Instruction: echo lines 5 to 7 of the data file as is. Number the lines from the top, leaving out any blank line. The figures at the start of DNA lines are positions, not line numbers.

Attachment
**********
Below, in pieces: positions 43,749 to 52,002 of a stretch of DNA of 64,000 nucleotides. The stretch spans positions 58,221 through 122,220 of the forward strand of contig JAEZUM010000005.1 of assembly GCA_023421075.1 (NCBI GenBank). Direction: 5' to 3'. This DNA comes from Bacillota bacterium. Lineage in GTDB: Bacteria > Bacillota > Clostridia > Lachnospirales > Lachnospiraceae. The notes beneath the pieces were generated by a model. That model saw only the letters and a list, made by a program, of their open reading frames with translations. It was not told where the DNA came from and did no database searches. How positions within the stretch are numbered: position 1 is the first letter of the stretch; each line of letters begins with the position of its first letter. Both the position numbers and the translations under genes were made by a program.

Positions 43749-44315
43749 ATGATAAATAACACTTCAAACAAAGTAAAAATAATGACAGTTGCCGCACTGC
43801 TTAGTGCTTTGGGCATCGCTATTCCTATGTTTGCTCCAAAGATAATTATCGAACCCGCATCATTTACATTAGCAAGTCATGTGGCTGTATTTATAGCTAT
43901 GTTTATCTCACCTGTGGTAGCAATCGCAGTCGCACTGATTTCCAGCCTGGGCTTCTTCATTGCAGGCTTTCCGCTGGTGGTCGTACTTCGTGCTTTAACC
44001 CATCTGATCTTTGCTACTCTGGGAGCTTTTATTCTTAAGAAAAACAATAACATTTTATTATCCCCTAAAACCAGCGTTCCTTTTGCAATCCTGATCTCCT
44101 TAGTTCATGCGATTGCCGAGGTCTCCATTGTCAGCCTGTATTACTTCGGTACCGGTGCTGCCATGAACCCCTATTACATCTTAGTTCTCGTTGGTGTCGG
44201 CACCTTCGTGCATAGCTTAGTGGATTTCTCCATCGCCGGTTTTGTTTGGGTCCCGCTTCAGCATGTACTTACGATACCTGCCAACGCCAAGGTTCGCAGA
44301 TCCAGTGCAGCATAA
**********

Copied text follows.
43901 GTTTATCTCACCTGTGGTAGCAATCGCAGTCGCACTGATTTCCAGCCTGGGCTTCTTCATTGCAGGCTTTCCGCTGGTGGTCGTACTTCGTGCTTTAACC
44001 CATCTGATCTTTGCTACTCTGGGAGCTTTTATTCTTAAGAAAAACAATAACATTTTATTATCCCCTAAAACCAGCGTTCCTTTTGCAATCCTGATCTCCT
44101 TAGTTCATGCGATTGCCGAGGTCTCCATTGTCAGCCTGTATTACTTCGGTACCGGTGCTGCCATGAACCCCTATTACATCTTAGTTCTCGTTGGTGTCGG